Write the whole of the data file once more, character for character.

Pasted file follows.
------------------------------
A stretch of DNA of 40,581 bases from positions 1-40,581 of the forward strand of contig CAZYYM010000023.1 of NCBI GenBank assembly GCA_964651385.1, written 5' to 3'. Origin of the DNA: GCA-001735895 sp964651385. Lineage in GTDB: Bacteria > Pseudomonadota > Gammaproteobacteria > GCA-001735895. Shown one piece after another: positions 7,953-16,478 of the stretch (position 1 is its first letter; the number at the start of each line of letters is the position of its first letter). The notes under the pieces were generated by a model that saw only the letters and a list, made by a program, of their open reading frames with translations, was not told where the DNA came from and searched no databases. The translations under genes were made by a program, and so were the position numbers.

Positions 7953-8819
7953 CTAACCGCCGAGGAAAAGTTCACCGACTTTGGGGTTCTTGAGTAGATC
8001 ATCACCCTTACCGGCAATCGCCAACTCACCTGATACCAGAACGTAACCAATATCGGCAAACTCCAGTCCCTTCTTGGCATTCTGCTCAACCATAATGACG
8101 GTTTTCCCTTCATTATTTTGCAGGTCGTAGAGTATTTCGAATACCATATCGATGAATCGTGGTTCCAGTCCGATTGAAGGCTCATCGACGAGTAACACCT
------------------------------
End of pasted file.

A stretch of DNA of 40,581 bases from positions 1-40,581 of the forward strand of contig CAZYYM010000023.1 of NCBI GenBank assembly GCA_964651385.1, written 5' to 3'. Origin of the DNA: GCA-001735895 sp964651385. Lineage in GTDB: Bacteria > Pseudomonadota > Gammaproteobacteria > GCA-001735895. Shown one piece after another: positions 7,953-16,478 of the stretch (position 1 is its first letter; the number at the start of each line of letters is the position of its first letter). The notes under the pieces were generated by a model that saw only the letters and a list, made by a program, of their open reading frames with translations, was not told where the DNA came from and searched no databases. The translations under genes were made by a program, and so were the position numbers.

Positions 7953-8819
7953 CTAACCGCCGAGGAAAAGTTCACCGACTTTGGGGTTCTTGAGTAGATC
8001 ATCACCCTTACCGGCAATCGCCAACTCACCTGATACCAGAACGTAACCAATATCGGCAAACTCCAGTCCCTTCTTGGCATTCTGCTCAACCATAATGACG
8101 GTTTTCCCTTCATTATTTTGCAGGTCGTAGAGTATTTCGAATACCATATCGATGAATCGTGGTTCCAGTCCGATTGAAGGCTCATCGACGAGTAACACCT